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The Wines of . . . Madrid?
By Michael Apstein
Nov 17, 2009
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When you think of Madrid, what pops into your mind?  Vino or Prado?  Prado, of course, one of the world’s most magnificent museums.  But Madrid, not the city proper, but the autonomous region of Madrid--the roughly 3,000 square miles around the city--is home to about 50 wineries who produce a wide range of wines from indigenous as well as international grapes.  They range in price from $10 to over a $100 a bottle.

The region received official recognition only in 1990 when government regulators awarded it the status of a DO (Denominaciones de Origen, analogous to the French Appellation d’Origin Controllée).  At first blush it might seem that the DO was created for marketing reasons, but in fact vines have been planted there since Roman times. 

People have taken notice of the region especially since 1999, when Carlos Falco, the Marquis de Grinon, literally put down roots with his winery, El Rincon.  Falco, one of the locomotives of the new Spanish wine industry, is credited with establishing the pago designation within the DO system (a vineyard is awarded DO status) with his Cabernet-focused property, Valdepusa, near Toledo.  He is also credited with introducing Cabernet Sauvignon to the area around Toledo, advocating for quality wines over quantity, and being a fierce advocate for drip irrigation to promote quality.  His focus at El Rincon is making superior wine from Syrah and Garnacha.

An Area in Transition

Like many areas of Spain, the region of Madrid formerly was known for the quantity of its wines, not their quality.  The area contained 150,000 acres of vines at the beginning of the 20th century, but World Wars I and II, phylloxera, and changing demographics all conspired to reduce the vineyard area to its current 20,000 acres--about half the size of Napa Valley--farmed by 2,500 growers.  Moreover, for decades during the 20th century The Franco regime put Spain into relative isolation from the rest of the world, making it difficult for Spanish wine producers to embrace new viticultural and winemaking practices that were evolving elsewhere.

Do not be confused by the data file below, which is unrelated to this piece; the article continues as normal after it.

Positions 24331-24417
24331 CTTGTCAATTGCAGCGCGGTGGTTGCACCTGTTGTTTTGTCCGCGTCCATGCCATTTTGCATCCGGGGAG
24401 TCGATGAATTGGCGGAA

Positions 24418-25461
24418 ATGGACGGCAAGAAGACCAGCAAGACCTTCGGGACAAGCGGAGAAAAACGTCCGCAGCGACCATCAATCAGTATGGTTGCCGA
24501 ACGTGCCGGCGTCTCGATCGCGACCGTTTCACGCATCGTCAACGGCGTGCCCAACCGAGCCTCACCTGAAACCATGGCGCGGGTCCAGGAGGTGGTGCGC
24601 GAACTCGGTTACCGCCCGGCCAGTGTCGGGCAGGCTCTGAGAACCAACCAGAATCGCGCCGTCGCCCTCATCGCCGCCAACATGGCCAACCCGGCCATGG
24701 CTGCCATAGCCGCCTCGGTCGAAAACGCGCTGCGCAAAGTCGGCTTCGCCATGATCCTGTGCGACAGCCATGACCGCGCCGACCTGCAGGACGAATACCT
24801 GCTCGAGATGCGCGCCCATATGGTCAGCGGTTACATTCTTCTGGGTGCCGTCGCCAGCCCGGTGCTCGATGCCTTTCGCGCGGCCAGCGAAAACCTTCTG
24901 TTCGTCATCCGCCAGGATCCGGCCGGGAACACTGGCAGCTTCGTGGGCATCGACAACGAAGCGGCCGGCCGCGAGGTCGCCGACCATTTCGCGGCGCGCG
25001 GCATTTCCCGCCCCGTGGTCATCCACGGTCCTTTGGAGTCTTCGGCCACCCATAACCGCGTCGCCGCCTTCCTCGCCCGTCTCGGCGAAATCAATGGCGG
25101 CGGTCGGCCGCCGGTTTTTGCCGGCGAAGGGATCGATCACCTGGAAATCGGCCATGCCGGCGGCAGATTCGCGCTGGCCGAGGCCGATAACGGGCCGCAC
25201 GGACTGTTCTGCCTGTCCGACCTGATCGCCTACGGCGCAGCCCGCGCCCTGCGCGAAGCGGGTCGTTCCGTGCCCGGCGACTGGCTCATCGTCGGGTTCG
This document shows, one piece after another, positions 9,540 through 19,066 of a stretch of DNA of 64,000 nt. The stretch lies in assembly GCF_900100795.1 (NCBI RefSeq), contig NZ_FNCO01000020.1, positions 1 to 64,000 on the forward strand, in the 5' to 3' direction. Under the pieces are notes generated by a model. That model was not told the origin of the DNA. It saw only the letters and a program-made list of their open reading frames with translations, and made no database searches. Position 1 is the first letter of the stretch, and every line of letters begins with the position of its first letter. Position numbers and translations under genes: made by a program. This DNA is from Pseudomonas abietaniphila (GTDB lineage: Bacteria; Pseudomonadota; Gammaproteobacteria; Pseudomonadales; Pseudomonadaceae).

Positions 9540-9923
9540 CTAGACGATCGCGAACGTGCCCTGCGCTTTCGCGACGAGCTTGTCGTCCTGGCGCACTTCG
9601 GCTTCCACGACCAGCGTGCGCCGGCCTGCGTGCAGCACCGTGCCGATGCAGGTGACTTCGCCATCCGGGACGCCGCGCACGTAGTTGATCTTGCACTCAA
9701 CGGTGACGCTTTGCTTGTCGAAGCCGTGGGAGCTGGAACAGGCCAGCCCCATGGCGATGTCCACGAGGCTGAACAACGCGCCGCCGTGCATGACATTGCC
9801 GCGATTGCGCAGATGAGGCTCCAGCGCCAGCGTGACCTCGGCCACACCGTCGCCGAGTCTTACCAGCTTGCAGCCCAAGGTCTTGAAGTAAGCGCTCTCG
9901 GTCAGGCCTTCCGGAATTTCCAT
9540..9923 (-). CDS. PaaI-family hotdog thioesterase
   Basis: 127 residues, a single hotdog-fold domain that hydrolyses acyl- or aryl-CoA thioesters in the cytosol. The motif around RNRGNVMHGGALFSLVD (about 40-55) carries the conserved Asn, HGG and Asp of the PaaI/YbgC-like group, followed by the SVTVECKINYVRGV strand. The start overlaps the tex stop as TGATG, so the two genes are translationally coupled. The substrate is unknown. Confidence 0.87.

But now the region is blossoming.  Growth since 1990 has been substantial, from 7 wineries then to about 50 currently.  Still, production from the entire area is relatively small by Spanish standards, totaling about 3.5 million bottles annually, equivalent to Roederer Champagne’s annual production. 

Until now, most of the wines have been consumed in Madrid and the rest of Spain.  The export trade started only in the mid-1990s, but now accounts for about a third of sales.  Still, the wines are new to the US market, and many good producers are searching for US importers.

Altitude Makes it Possible

The key to Spain’s high quality wines is its altitude--it is the second highest country in Europe after Switzerland.   And the DO of Madrid is no different.  The climate can be summed up in two words--hot and dry.  Hardly any rain falls during the summer, which explains why regulations allow for irrigation.  But the area’s elevation moderates the temperature and results in significant diurnal temperatures swings, from nearly 100 degrees F during the day to 60 degrees F at night.  The lower nighttime temperatures prevent loss of grape acidity and retard ripening, allowing the grapes to stay on the vines longer to develop more complex aromas and flavors.

Sixty percent of the plantings are red, with Garnacha accounting for almost half and Tempranillo another 10 percent.  The international red varieties comprise a very small percentage in the vineyards overall (less than 1%), but play a prominent role for some producers.  Malvar is the predominant white variety and has the potential to produce a well-textured wine--reminiscent of Semillon or Malvasia--without any wood fermentation or aging.  Albillo is another white grape whose name is worth remembering because it too can produce nicely textured, bright white wines without the use of oak.

Experimentation is the Buzzword

With the renaissance of the region came the passion, experimentation and healthy differences of opinion among winemakers.  Since this is an area in evolution, it’s impossible to generalize about the wines.  The controversies and varied approaches just add to the vibrancy of the area and the excitement of tasting the wines.